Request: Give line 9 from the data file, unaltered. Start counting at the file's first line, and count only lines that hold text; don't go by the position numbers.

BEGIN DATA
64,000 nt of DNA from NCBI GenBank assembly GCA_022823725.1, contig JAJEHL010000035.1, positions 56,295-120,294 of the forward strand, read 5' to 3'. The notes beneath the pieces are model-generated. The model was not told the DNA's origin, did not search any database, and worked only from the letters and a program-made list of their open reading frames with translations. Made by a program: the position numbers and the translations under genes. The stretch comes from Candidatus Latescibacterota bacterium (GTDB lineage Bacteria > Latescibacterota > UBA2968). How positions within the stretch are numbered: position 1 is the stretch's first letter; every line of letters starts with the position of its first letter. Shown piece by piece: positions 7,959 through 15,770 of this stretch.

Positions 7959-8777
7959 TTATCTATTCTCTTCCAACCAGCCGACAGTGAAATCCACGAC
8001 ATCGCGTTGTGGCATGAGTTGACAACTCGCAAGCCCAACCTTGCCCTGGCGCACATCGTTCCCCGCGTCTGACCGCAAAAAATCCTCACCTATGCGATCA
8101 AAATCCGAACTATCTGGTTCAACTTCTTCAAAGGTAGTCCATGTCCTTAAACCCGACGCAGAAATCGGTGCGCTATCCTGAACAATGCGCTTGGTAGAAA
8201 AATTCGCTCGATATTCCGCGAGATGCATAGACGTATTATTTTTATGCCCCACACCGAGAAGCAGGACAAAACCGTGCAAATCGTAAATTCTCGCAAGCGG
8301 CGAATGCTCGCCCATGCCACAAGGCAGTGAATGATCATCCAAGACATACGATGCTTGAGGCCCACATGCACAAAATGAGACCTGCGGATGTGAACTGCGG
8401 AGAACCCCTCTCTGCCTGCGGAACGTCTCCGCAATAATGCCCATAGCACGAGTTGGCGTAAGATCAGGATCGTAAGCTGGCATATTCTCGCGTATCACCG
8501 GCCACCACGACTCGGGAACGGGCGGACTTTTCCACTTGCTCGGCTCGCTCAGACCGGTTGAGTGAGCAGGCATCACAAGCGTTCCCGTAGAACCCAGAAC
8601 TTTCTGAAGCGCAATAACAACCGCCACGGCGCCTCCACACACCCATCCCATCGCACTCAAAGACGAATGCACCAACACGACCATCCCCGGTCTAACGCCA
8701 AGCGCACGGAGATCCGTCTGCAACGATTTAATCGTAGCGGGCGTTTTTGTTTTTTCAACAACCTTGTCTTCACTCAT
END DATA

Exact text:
8501 GCCACCACGACTCGGGAACGGGCGGACTTTTCCACTTGCTCGGCTCGCTCAGACCGGTTGAGTGAGCAGGCATCACAAGCGTTCCCGTAGAACCCAGAAC